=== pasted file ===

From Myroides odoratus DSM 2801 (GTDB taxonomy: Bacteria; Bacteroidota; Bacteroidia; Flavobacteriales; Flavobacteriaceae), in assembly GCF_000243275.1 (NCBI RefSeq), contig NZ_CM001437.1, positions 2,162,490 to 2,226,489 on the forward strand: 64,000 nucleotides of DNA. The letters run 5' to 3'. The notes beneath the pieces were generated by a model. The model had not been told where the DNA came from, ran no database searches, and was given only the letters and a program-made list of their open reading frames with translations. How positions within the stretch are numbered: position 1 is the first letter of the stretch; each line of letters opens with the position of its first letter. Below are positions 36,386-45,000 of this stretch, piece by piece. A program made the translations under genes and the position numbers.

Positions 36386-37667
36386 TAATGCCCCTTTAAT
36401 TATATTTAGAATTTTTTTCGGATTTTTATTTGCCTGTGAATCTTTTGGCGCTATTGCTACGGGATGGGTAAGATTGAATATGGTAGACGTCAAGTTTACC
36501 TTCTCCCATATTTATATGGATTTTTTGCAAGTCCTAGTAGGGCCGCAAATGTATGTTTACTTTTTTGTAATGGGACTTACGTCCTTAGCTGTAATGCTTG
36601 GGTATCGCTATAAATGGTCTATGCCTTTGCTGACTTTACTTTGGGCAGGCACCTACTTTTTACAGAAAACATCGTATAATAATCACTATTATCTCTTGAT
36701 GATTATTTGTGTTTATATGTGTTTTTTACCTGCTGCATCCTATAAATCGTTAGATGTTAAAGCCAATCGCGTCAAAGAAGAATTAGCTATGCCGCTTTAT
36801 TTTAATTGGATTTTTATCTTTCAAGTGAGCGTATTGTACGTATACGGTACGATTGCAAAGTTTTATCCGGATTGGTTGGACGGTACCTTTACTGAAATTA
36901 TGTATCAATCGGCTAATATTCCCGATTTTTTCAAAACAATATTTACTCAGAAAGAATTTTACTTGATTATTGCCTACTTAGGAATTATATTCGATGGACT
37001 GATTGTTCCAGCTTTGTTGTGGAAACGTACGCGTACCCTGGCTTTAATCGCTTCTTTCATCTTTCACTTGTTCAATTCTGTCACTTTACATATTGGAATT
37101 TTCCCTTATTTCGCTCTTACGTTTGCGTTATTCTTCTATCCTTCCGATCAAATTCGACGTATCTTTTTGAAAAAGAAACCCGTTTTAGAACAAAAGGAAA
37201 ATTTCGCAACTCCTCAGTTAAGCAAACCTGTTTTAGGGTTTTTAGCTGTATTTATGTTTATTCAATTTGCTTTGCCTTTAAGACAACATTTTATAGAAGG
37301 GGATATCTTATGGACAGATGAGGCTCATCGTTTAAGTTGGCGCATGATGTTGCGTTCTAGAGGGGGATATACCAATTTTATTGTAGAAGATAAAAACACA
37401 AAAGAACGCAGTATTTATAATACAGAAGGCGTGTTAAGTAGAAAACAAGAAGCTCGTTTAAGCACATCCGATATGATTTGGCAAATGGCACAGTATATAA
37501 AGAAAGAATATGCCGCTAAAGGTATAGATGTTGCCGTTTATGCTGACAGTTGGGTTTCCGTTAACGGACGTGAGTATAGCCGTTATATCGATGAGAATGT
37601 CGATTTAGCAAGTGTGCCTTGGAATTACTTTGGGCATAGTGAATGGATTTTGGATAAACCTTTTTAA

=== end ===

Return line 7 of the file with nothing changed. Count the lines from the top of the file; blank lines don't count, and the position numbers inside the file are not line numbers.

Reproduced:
36701 GATTATTTGTGTTTATATGTGTTTTTTACCTGCTGCATCCTATAAATCGTTAGATGTTAAAGCCAATCGCGTCAAAGAAGAATTAGCTATGCCGCTTTAT